Are we about to see a commercial inkjet head repair facility service operating in the UK? Well, work is underway…
Industrial inkjet printhead failures due to missing/deflected nozzles are a major source of financial loss to PSPs and result in tens of millions of pounds worth of high value electronics being scrapped. But that may be about to change thanks to work being undertaken by Philip Keenan at Camscience, supported by Cestrian Imaging and Nazdar.
At the end of this month (May 2016), a feasibility study from a research project - started last December - will conclude with a proposal for launching a commercial printing technology repair facility. The intention is for a service that will be extended to printhead personality boards, PCBs, and eventually entire printing systems refurbishment for an open-access digital innovation centre.
According to Keenan, the project should be of interest to large-format digital printers, printer service and printer warranty providers, and OEM printer and printhead manufacturers who wish to reduce their warranty losses, reduce the impact of printhead and printer obsolescence to the printing industry economy, extend the life of their printer consumables, and contribute in a big way to reducing the UK’s printing industry’s impact to the environment.
“Despite printheads having a design-life of five years or more, printers have a limited set of options available to them to recover a printhead that malfunctions. In many cases, actions such as purging the printhead with ink, wiping the printhead nozzle plate, performing a nozzle-priming action etc., are unable to recover the printhead and the printer has no alternative other than to swap the underperforming printhead with a replacement and consign the rejected printhead to landfill,” says Keenan, who goes on to explain the origin of his project.
“Camscience Limited partnered with ink manufacturer Nazdar and large-format PSP Cestrian Imaging to enter, and win, an Innovate UK Feasibility Studies competition for ‘Circular Economy Business Models’. The intention was to demonstrate the feasibility of remanufacturing industrial printheads and to keep them in production longer, minimising wastage of high value printer parts. The upshot was a pilot project that tests this concept.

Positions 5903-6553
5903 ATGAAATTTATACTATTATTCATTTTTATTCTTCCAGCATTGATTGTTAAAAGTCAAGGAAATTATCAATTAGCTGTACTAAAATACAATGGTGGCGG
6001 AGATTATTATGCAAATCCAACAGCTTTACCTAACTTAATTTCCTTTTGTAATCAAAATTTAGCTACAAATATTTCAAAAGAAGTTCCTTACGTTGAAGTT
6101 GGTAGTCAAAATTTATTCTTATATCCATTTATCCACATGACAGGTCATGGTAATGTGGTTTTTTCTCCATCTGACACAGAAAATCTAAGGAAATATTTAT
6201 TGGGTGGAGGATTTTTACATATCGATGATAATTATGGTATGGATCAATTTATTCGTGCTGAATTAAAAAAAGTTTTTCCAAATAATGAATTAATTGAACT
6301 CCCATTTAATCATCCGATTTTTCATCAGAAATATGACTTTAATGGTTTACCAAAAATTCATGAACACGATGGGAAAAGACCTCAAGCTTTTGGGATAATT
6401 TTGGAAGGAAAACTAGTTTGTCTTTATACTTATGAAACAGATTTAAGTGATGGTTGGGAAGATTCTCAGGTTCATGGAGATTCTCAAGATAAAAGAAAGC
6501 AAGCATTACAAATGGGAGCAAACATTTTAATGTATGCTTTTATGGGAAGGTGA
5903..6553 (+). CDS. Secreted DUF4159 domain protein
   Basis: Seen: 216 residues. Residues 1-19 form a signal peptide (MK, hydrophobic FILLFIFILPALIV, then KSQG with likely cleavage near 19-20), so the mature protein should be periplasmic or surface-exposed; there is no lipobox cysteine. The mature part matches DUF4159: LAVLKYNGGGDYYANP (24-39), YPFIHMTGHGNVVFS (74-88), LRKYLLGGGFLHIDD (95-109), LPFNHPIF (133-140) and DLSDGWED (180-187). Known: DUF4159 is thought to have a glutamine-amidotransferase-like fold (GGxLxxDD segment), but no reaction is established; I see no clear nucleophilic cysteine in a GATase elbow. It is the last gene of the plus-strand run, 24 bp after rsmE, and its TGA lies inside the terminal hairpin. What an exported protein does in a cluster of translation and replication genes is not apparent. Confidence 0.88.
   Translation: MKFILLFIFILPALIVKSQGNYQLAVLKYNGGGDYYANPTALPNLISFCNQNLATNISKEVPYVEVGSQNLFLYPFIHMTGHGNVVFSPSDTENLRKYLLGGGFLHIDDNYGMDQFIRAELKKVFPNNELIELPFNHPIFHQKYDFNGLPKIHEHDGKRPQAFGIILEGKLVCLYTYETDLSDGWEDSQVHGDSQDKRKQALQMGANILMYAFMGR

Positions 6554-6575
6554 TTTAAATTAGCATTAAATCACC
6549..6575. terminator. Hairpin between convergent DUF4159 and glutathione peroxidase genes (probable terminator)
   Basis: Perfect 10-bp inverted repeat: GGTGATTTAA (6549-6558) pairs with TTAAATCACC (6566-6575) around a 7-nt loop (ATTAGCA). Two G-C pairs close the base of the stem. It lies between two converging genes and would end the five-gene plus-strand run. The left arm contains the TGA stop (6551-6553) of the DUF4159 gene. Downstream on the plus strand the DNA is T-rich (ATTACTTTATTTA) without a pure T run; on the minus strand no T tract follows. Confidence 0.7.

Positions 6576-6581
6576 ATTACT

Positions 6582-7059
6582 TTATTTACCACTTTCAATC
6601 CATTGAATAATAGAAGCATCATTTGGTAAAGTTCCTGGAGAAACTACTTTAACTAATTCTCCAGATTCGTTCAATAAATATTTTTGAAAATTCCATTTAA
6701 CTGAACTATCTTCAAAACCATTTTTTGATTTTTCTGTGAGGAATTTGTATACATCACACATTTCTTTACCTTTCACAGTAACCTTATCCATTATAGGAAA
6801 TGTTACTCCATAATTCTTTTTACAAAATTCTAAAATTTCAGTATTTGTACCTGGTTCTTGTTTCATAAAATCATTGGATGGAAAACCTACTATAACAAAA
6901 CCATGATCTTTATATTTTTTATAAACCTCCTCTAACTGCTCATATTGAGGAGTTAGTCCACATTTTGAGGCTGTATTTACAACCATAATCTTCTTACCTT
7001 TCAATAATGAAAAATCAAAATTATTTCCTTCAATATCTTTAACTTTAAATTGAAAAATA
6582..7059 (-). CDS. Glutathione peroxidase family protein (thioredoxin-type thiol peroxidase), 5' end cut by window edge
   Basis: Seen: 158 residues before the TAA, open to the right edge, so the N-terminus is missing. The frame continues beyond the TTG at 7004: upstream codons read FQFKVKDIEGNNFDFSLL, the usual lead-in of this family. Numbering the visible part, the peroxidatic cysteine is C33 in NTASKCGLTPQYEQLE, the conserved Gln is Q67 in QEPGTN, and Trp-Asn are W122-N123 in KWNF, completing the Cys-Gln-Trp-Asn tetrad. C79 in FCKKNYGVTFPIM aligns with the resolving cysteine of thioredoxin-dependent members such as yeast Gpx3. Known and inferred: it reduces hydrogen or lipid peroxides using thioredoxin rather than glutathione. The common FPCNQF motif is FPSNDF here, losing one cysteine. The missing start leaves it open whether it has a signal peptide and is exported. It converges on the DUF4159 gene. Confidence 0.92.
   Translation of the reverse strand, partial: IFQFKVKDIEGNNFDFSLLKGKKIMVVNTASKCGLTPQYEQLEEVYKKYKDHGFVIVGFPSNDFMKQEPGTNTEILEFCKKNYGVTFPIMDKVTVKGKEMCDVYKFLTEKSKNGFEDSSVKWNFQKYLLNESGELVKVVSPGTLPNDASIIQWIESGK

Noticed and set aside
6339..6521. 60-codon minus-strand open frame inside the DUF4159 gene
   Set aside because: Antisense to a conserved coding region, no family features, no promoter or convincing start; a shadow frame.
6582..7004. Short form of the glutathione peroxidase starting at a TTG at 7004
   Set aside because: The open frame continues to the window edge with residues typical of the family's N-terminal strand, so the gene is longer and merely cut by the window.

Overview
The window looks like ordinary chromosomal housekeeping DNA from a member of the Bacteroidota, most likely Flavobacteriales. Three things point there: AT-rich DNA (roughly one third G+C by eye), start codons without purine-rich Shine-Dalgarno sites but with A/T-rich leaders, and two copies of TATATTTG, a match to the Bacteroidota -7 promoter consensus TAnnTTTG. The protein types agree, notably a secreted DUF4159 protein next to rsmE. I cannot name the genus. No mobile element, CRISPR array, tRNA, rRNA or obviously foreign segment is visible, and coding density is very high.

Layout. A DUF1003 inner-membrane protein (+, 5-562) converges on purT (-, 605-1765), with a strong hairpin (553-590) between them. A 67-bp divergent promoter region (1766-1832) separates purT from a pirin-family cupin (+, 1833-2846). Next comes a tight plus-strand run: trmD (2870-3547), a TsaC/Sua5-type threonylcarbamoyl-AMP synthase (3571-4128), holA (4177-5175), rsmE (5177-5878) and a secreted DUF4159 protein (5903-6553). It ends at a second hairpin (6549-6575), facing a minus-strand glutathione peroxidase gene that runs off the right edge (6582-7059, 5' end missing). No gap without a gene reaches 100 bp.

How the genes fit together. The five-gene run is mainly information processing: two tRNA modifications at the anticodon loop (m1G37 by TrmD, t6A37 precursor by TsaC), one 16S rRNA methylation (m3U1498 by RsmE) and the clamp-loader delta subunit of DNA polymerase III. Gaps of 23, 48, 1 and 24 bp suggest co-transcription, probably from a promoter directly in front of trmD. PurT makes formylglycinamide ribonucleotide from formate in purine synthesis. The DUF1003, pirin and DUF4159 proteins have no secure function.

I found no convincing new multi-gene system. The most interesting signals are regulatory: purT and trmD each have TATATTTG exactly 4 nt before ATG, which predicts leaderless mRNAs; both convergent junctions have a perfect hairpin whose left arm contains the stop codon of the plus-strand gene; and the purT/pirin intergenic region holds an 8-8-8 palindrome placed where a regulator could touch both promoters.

“Camscience, the lead partner developing the printhead recovery technology, chose to work with Cestrian Imaging because of the company’s environmental awareness and performance - displayed prominently on Cestrian’s website is its metrics for recycling and materials recovery, along with elimination of hazardous waste and landfill. Likewise, ink manufacturer Nazdar was asked to be a partner as it could show environmentally conscious credentials. Both partners will support the testing and evaluation of printheads recovered after processing.”
Keenan himself has been part of the inkjet printing industry for 20 years, starting his career with Hewlett Packard USA as a printhead developer and manufacturing engineer, later becoming an integrator of industrial printheads in industrial presses. He designed the colour ink and printing systems for eco-friendly 3D colour printer manufacturer Mcor Technologies.
He adds: “The processes whereby inkjet printhead nozzles develop misdirected jetting behaviour and subsequently blocked nozzles, are complex. However, for UV inks, it is possible that local cross-linking of ink occurs in proximity or inside the nozzle itself due to a combination of thermally accelerated processes and stray UV lamp energy reflection back to the printhead surface over time.
“Other causes may include inkflow dead-zones in the printhead, or other regions where there may be static flow pockets where ink debris may collect and be deposited. End nozzles in some printhead design may be prone to this phenomenon. Combinations of these events lead to localised reductions in inkflow, causing weak and deflected nozzles and the reduced flow-volume of ink and flow-obstructions in the printhead cause further formation and growth of ink deposits until multiple nozzles fail.
“Camscience is using experience gained in the semiconductor and printhead manufacturing industries to deconstruct the cured UV ink residues present in printhead nozzles and channels in a safe and controlled manner so as to restore these printheads to an as-manufactured condition and allow their return to printing service.”
So will we see a commercial inkjet head repair facility service operating in the UK? Watch this space.